Planning ahead to get maximum value

Planning should start at least a year before an exit in order to get the best tax breaks and maximum value from a deal when a business is sold. Ann-Maree Dunn, tax partner at accounting firm WMT, says: “One of the key tax issues for exit strategies in family businesses is accessing entrepreneur’s relief.


“Entrepreneur’s relief is a generous rate of tax for people that sell their businesses. Maximising this means sellers can pay 10 per cent tax on their gains, instead of the standard capital gains tax rate of 28 per cent.” For larger businesses, planning may include making sure several directors are able to benefit from this relief.

What planning the business undertakes to get the best tax break in an exit strategy entirely depends on the owners and what they want to sell. Andrew Williamson, corporate finance partner at WMT, says: “The way the exit is structured always varies, depending on circumstances. But there are some generic strategies you have to think about to see whether they are applicable. These include: how the shares are held, how the business is structured, where the trade is, what buyers are interested in, and what the key assets in the business are.”

Dunn explains that many people who own their own company are looking to sell only parts of it. They may have property tied up in the business that they want to keep, or shareholdings that are spread fairly widely across family members. She explains that it is important to get the ownership structure of a business correct, so the assets they want to keep can be held as separate entities outside the sale process. This will ensure they will not impact on the full value for sale.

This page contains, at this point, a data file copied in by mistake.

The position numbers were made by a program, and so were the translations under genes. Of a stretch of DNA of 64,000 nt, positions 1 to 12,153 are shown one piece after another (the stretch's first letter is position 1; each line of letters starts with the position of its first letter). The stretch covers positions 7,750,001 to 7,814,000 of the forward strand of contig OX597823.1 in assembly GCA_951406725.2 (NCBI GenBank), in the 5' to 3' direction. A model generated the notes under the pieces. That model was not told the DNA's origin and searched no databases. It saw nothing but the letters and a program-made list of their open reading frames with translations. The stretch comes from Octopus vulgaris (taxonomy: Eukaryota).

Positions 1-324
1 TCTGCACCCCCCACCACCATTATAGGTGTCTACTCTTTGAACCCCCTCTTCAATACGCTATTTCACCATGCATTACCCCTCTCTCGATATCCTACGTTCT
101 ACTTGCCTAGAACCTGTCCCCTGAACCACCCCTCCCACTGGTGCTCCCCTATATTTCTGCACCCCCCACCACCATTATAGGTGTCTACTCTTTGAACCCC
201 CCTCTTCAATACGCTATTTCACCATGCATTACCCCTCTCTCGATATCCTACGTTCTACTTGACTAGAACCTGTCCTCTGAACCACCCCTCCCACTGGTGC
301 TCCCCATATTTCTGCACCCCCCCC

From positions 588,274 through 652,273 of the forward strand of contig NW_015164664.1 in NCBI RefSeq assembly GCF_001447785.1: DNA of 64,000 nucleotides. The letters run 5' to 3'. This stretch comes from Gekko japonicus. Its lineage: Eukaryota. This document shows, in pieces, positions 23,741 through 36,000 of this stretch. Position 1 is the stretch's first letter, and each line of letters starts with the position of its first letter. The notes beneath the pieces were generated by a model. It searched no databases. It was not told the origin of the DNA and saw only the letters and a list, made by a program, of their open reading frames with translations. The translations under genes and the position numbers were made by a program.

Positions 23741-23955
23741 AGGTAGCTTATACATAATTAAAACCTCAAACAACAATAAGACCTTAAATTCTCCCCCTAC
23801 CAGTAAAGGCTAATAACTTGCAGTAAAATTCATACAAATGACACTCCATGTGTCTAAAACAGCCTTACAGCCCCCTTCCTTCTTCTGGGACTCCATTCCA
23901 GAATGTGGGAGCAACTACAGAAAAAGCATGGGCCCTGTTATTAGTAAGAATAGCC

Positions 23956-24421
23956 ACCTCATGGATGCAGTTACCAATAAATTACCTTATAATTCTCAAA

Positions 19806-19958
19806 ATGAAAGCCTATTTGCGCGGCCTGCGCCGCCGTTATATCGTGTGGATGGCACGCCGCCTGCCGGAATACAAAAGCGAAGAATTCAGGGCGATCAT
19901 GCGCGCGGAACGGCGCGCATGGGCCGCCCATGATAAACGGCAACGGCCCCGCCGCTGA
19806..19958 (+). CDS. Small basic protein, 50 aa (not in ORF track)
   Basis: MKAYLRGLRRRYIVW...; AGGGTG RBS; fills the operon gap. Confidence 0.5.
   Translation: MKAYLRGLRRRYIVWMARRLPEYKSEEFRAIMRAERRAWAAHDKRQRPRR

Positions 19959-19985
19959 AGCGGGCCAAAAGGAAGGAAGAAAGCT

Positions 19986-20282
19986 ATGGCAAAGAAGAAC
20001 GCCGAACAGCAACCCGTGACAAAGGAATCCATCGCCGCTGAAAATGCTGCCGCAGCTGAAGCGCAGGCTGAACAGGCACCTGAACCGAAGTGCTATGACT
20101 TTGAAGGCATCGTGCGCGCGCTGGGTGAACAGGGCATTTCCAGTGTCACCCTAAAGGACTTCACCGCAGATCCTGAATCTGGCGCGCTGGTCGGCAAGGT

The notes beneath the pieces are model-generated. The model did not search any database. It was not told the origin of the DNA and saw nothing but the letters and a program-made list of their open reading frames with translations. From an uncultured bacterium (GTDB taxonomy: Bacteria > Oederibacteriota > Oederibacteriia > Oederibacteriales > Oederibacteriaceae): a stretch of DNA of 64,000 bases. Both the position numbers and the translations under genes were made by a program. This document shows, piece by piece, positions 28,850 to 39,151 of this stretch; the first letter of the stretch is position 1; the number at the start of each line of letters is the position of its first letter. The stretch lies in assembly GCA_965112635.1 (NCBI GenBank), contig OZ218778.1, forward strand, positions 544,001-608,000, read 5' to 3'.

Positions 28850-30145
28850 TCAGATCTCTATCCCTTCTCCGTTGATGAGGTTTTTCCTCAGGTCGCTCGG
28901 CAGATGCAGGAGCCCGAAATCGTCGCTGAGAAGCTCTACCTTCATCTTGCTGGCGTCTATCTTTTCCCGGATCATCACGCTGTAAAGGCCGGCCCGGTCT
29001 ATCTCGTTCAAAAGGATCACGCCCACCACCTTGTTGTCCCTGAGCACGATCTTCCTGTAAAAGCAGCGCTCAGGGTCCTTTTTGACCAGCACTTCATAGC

Dunn adds that this process can be lengthy. “The earlier business owners start planning their exit the better,” she says. “Five years ahead of the planned exit is a good benchmark.” The minimum she recommends is 12 to 24 months, which “will prevent business owners falling into bear traps or having problems that could have been fixed if they had time, but are impossible to resolve closer to sale”. If a business does not plan, it risks missing out on tax relief and not getting the best price.

It is also important to keep your options open. Buyers can appear unexpectedly before a planned exit date, and often the best deals can be within the existing management team. Management can also create tax breaks for the company when exiting by offering share option schemes. “Your existing management team knows the business inside and out,” Dunn says. “A lot of people have a strong sense of loyalty to their own team that will help them take the business forward.”

According to Williamson, a plan for an exit strategy requires ingenuity, and businesses should “make sure they are working with advisers who look at the situation from every direction to find the right route for both the owner and the business”.

So, if you are thinking of your exit strategy, plan early, plan well and be prepared to flex your strategy  to make sure you and your business benefit from tax breaks and obtain the maximum value in a sale.

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